Next year Naval Sea Systems Command will conduct the first at sea test of its electromagnetic railgun, hurling a guided 44 pound projectile and hypersonic speeds off the coast of Florida, NAVSEA officials said on Tuesday.
The BAE Systems designed test weapon will be mounted on the newly delivered Joint High Speed Vessel USNS Trenton (JHSV-5) and taken to Eglin Air Force Base’s maritime test range off the Florida panhandle late in the summer of 2016. The Navy originally planned to use the JHSV USNS Millinocket (JHSV- 3) for the test.
“It’s a naval surface fire support demonstration, the Navy’s first to engage an over the horizon target [with a railgun],” Capt. Mike Ziv, NAVSEA’s program manager directed energy and electronic warfare program office told attendees at the Navy’ League’s Sea-Air-Space 2015 Exposition.
The test will validate the assumptions the Navy has made in the decades-old pursuit of the railgun not only as a long range weapon to support troops ashore but start testing new ideas of using the weapon as an anti-surface warfare (ASUW) weapon, a ballistic missile defense (BMD) tool and as a close in weapon system for cruise missile threats.
NAVSEA outlined the expanded mission set for the railgun — beyond naval surface fire support — in a request for information issued earlier this year.
Traditionally, the Navy has used missiles to intercept targets but the railgun promises similar results for less money.
“There’s a tradition that every time an enemy throws a threat at us our counter to that threat is one order more of magnitude expensive than the threat costs. This is a technology where we’re engaging threats at similar probabilities of kill for a cost that’s about two orders of magnitude less,” Ziv said.
“Looking that the missions sets the railgun will be able to achieve the ship or land based facility, it will be able to store a lot more rounds and consummate a lot more engagements than a traditional missile-type system.”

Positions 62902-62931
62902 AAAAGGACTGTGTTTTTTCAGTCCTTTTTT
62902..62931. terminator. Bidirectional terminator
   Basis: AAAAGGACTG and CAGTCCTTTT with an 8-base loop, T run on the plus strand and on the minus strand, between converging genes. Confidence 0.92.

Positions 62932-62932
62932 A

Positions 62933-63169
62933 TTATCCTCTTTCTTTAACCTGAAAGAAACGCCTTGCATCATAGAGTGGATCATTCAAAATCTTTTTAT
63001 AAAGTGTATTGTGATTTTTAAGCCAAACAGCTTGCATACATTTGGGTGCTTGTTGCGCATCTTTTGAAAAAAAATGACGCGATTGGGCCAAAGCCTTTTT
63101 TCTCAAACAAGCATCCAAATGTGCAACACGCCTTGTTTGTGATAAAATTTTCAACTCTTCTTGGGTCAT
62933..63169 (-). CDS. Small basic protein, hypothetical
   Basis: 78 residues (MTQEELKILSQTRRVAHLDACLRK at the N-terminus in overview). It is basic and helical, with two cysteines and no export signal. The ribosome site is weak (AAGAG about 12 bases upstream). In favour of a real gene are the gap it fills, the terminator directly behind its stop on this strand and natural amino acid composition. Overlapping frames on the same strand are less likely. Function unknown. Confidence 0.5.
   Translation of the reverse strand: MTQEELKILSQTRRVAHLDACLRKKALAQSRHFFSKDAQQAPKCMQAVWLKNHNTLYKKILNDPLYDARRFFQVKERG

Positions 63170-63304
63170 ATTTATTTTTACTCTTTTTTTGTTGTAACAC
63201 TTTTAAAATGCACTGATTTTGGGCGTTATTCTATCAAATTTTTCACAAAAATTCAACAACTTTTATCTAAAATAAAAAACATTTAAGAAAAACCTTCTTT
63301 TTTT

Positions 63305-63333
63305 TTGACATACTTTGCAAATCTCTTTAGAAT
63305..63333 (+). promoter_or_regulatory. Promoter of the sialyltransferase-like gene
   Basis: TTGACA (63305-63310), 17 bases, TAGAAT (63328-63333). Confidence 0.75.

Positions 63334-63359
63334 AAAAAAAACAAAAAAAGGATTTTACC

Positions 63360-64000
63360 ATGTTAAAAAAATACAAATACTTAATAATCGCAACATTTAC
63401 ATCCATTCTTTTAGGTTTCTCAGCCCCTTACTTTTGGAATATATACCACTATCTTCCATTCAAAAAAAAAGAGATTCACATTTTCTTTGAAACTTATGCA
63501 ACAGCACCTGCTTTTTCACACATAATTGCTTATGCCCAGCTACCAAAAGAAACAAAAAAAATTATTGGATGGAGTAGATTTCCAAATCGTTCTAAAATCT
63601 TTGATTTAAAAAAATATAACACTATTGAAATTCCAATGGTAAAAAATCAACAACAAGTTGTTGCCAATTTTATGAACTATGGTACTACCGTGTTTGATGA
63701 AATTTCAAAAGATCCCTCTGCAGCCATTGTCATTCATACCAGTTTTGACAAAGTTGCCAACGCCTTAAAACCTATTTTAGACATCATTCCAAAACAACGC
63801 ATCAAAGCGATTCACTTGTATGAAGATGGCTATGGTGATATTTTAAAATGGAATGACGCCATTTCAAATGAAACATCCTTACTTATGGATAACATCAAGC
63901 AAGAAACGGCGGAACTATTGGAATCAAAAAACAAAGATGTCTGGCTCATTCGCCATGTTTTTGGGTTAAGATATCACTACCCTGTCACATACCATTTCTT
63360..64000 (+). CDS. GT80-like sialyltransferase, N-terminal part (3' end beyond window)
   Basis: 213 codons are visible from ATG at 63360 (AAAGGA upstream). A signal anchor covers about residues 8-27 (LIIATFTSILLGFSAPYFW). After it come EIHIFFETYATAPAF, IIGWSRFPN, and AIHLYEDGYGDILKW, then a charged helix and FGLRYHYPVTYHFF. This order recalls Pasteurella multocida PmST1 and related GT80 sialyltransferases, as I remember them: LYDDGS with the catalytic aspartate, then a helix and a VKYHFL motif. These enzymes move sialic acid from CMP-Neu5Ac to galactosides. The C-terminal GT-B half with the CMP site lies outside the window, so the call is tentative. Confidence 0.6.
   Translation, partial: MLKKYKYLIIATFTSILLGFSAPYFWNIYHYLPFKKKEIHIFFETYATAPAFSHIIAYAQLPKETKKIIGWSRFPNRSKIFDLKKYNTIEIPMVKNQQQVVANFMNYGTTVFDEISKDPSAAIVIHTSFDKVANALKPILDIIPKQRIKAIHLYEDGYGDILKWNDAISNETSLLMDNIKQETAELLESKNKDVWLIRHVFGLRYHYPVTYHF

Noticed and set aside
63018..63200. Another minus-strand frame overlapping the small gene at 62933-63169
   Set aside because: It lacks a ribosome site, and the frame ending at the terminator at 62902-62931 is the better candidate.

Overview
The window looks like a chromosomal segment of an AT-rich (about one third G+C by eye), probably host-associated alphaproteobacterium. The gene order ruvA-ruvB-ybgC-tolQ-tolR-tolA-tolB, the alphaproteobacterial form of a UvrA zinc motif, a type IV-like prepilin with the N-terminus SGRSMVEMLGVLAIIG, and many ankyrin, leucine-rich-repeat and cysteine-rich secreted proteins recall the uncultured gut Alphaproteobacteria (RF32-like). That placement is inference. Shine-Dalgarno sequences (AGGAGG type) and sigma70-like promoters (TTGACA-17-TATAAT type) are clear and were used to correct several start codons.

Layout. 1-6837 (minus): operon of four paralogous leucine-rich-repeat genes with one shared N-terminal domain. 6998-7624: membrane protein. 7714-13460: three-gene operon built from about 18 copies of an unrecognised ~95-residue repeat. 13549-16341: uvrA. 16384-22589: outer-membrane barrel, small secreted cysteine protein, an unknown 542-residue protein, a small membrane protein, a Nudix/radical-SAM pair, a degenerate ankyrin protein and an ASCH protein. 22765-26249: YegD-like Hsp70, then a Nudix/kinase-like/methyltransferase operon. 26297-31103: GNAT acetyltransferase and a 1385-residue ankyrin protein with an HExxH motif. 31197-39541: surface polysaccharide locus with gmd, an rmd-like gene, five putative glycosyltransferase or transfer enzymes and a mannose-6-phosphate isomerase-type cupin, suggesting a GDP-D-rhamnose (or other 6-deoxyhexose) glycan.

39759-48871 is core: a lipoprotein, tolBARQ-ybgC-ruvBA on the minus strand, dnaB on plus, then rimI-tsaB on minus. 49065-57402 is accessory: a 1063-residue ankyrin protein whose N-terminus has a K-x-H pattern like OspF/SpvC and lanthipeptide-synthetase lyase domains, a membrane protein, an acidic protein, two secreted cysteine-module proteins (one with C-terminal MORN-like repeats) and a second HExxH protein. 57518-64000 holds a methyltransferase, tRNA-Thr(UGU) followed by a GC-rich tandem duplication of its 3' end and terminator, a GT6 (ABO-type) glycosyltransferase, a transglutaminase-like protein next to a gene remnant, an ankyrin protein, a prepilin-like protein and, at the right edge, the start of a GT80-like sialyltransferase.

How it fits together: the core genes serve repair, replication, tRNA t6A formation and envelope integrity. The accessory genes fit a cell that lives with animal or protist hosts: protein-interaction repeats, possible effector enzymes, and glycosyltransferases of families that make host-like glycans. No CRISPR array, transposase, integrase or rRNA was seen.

NAVSEA is also working with the Office of the Secretary of Defense (OSD) to create a modular railgun system for both at sea and on land.
The Florida test will place a static floating target at a range of 25 to 50 nautical miles from the test ship and fire five GPS guided hyper velocity projectiles (HVP) at the target as the final part of 20 planned firings for the railgun at the Eglin range.
“It’s an over the horizon engagement. We’re firing on a ballistic trajectory and guiding into intercepting that target,” he said to reporters following the briefing.
“Eventually when we have a little bit more advancement in the projectile there will be some ability to communicate with [the round].”
As the program develops, the Navy is zeroing in on about 10,000-ton sized guided missile cruisers and destroyers as the anticipated platforms to field the weapons.
NAVSEA is currently conducting an in-depth study of including the railgun on the Zumwalt-class (DDG-1000) guided missile destroyers for the first platform for the weapon.
Earlier this year, Vice Adm. William Hilarides indicated his preffered option would be the third Zumwalt — Lyndon B. Johnson (DDG-1002) — currently under construction at General Dynamics Bath Iron Works (BIW).
The integrated power system (IPS) on the 16,000-ton ships– powered by two massive Rolls Royce MT-30 gas turbines and two smaller Rolls-Royce RR450 much more electrical power than the current crop of U.S. destroyers and cruisers.
“They all believe that’s the right ship but I don’t want to get ahead of ourselves we do need the right analysis to say ‘yes’,” Ziv said.
“I plan to have that study done by the end of this fiscal year.”
The eventual goal is to have an operational 32 megajoule weapon that would be capable of firing a guided round almost a hundred nautical miles by the mid 2020s.